Exploring Old Man’s Cave During the 50th Annual Hocking Hills Winter Hike

On the occasion of its fiftieth anniversary, the Annual Hocking Hills Winter Hike set an attendance record with over 5300 people attending. Five hundred lucky people received a commemorative hiking stick. Bob and I just hiked the Old Man’s Cave portion of the hike this year.

Looking out from Old Man's Cave.

Looking out from Old Man’s Cave.

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Birding at Blacklick Woods on New Year’s Day

On New Year’s Day we went on our first hike of the year: a birding hike at Blacklick Woods Metro Park. About twenty people joined a park naturalist, Colleen, for the two-mile hike. If you’re beginning birders like us, it’s really helpful to join up with a group such as this. On a number of occasions the naturalist or other members of the group pointed out birds that I’m sure I would have missed otherwise. We also learned some of the places that certain species of bird like to frequent, so when we are out by ourselves we can fall back on our new found knowledge.

Juvenile, red-tailed hawk experiencing his first winter.

Juvenile, red-tailed hawk experiencing his first winter.

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TrekOhio Highlights for 2014

In reviewing 2014, we’ve come up with our annual TrekOhio highlights!

Best Hike of the Year

We’ve excluded the Hocking Hills Winter Hike, which otherwise would probably win best hike every year. Beyond this annual hike, below are our favorites for this year.

Deb: My favorite hike for the year was the one that we took at the Headlands Dunes State Nature Preserve. Living miles from the ocean, it is easy to forget that Ohio has beach dunes, but thanks to Lake Erie, we do. The hike is very scenic, and the dune plants are rare and intersting. And we were both surprised to see a deer grazing on the beech!

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Approaching Lake Erie while hiking at the Headlands Dunes State Nature Preserve

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Dawes Arboretum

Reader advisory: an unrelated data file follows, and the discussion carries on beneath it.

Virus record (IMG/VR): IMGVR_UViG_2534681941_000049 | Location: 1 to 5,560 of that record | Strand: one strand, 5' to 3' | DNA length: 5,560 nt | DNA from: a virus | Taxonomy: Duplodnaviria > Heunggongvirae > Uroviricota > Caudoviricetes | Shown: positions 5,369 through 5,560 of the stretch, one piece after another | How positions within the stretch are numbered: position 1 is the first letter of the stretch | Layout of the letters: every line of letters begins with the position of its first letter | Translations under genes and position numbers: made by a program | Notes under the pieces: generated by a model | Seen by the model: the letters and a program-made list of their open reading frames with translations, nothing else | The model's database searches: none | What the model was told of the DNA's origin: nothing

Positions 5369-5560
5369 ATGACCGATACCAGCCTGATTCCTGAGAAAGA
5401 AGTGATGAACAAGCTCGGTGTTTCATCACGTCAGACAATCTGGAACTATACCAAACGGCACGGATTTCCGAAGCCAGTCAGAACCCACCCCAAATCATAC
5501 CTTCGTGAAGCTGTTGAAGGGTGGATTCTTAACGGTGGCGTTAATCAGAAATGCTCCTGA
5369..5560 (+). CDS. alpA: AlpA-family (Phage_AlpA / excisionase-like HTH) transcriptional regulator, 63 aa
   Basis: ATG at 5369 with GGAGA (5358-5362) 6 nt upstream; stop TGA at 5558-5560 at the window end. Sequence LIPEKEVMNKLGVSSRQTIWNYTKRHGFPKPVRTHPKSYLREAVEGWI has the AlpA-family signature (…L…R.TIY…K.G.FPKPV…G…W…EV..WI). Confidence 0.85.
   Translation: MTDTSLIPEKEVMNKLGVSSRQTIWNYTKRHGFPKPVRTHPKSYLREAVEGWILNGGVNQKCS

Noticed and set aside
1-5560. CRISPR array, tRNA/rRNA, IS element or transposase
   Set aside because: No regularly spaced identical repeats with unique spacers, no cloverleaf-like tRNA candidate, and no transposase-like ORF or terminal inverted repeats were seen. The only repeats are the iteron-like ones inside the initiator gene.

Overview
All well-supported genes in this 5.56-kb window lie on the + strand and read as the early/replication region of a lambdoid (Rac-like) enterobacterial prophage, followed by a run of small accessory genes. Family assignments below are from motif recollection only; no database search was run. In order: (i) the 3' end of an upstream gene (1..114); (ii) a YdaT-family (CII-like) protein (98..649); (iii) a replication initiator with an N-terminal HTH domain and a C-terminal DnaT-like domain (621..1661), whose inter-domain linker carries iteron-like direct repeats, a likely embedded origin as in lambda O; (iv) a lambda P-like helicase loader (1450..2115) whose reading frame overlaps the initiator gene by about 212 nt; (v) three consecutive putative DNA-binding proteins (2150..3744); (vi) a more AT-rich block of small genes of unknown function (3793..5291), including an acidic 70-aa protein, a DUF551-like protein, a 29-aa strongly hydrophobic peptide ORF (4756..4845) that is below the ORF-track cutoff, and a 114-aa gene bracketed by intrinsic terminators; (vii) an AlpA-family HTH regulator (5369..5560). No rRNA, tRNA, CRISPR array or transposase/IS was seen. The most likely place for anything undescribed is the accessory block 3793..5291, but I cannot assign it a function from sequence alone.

Dawes Arboretum located in Central Ohio consists of 1,800 acres of formal gardens, fields, ponds, and forests, including eight miles of hiking trails. Among its facilities are a visitors center, rest rooms, picnic areas and shelters. The meticulously maintained formal gardens are a popular venue for weddings.

Bridges in Japanese garden

Bridges in Japanese garden

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The Ridges Trail in Athens, Ohio

What’s referred to as The Ridges is over 1000 acres of land owned by the Ohio University in Athens, Ohio. The university makes use of a number of buildings on this land to house administrative offices, an art gallery and an art museum, among other things. In addition the Ohio University has allowed non-profit organizations to develop a number of trail through the area. Among them are the Ridges Trail, the Athens Trail, the Ridges Cemetery Nature Walk, and the River Valley Nature Trail. Today I’ll be focusing on the Ridges Trail which leads to Athens’ highest point, Radar Hill. I’ll also briefly touch on the Ridges Cemetery Nature Walk. In a previous article on Strouds Run and Sells Park, we discussed hiking a different portion of the Athens Trail.

View from Radar Hill.

View from Radar Hill, the highest point in Athens.

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Trimmer Arch

Trimmer Arch is a classic, round-topped arch, the best such specimen in Ohio. It’s located in Ross County within the Paint Creek Wildlife Area. The interior opening of the arch spans 14 ft. (4.6 m) and rises 8.6 ft (2.6 m). Trimmer arch formed within a narrow outcropping that extends into a U-shaped ravine bounded by two streams. The rock itself is Greenfield Dolomite, a type of sedimentary rock that forms horizontal bedding planes one atop another like a stack of pancakes. Due the the thinness of these bedding planes and the narrowness of the outcropping, the rock eroded away creating the arch that we see today.

The trip to the arch was quite the adventure for Bob and myself. This was the first time that we tried to reach a specific point in a forest without relying on trails. Typical recreational use of Ohio’s wildlife areas includes hunting, fishing, and trapping, but not hiking, so trails are usually not present. To reach our destination we brought a variety of electronic gear, so we could locate the published GPS coordinates for the arch. As a backup, we also brought spare charging units for our GPS devices, plus a paper map and compass in case all of our technology failed us.

Trimmer Arch in the Paint Creek Wildlife Area

Trimmer Arch in the Paint Creek Wildlife Area

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